3DCF_Capital_Budgeting

3DCF_Capital_Budgeting - NPV, IRR, and Capital Budgeting...

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NPV, IRR, and Capital Budgeting Using DCF Method
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Firm Objective Maximize Value Capital Budgeting Decision Invest in projects that add value to the firm Financing Decision Maximize firm  value through optimal capital structure Payout Decision Return excess cash to investors to maximize shareholder wealth
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Capital Budgeting Decision Invest in projects that add value to the firm Value projects using cash flows, reflecting the timing and magnitude of cash flows and all side effects Discount cash flows using a discount rate that reflects the risk of the project and cost of capital
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Our Goal: Firm Value Maximization How do we accomplish this in capital budgeting? Net Present Value Rule Find and accept projects with a positive NPV NPV is “additive” Value of firm is sum of NPVs of all of its (past, present, and future) projects Accepting a project with a positive NPV increases the value of the firm by the NPV
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CFO Decision Tools Profitability Index, 12% Payback, 57% IRR, 76% NPV, 75% Book rate of return, 20% 0% 10% 20% 30% 40% 50% 60% 70% 80% 90% 100% Survey Data on CFO Use of Investment Evaluation Techniques SOURCE: Graham and Harvey, “The Theory and Practice of Finance: Evidence from the Field,” Journal of Financial Economics 61 (2001), pp. 187-243.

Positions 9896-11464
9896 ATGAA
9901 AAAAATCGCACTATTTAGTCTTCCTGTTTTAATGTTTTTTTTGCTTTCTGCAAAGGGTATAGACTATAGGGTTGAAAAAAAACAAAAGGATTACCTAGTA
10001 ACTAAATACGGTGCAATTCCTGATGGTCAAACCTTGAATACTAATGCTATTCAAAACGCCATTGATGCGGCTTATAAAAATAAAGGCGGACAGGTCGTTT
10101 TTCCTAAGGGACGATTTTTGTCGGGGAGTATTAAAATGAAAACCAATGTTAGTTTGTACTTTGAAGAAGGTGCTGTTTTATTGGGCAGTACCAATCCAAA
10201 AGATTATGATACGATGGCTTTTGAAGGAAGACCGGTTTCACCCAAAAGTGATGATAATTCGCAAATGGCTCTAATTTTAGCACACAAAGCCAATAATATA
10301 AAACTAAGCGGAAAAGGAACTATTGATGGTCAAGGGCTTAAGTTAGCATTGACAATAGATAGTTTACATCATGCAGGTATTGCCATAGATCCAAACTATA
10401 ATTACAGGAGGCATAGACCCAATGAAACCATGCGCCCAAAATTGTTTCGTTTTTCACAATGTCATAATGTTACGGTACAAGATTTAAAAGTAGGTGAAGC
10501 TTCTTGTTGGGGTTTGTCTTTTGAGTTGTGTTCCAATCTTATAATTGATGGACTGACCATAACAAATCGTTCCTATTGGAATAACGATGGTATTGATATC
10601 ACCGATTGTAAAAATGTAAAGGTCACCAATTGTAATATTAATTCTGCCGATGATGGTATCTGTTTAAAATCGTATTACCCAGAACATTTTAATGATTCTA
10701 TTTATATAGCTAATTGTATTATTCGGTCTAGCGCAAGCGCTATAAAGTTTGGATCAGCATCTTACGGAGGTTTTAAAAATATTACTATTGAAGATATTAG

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Net Present Value NPV is the sum of the discounted (by opportunity cost of capital) cash flows from a project Net Present Value Rule Accept if NPV > 0 Reject if NPV < 0 Why use the NPV Rule? Accepting positive NPV projects benefits stockholders The value of the firm rises by the NPV of the project The NPV Rule avoids the pitfalls faced by other investment rules
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NPV vs. Book Rate of Return assets book income book return of rate Book = The components reflect tax and accounting figures, not as transparent as market values or cash flows
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NPV vs. Payback The payback period of a project is the number of years it takes before the cumulative forecasted cash flow equals the initial outlay. The payback rule says only accept projects that “payback” in the desired time frame. This method is flawed, primarily because it ignores later year cash flows and the present value of future cash flows.
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NPV vs. Payback (cont’d) Example Examine the three projects and note the mistake we would make if we insisted on only taking projects with a payback period of 2 years or less. 0 500 1800 2000 - C 0 1800 500 2000 - B 5000 500 500 2000 - A 10% @ NPV Period Payback C C C C Project 3 2 1 0
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Example Examine the three projects and note the mistake we would make if we insisted on only taking projects with a payback period of 2 years or less. 50
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3DCF_Capital_Budgeting - NPV, IRR, and Capital Budgeting...

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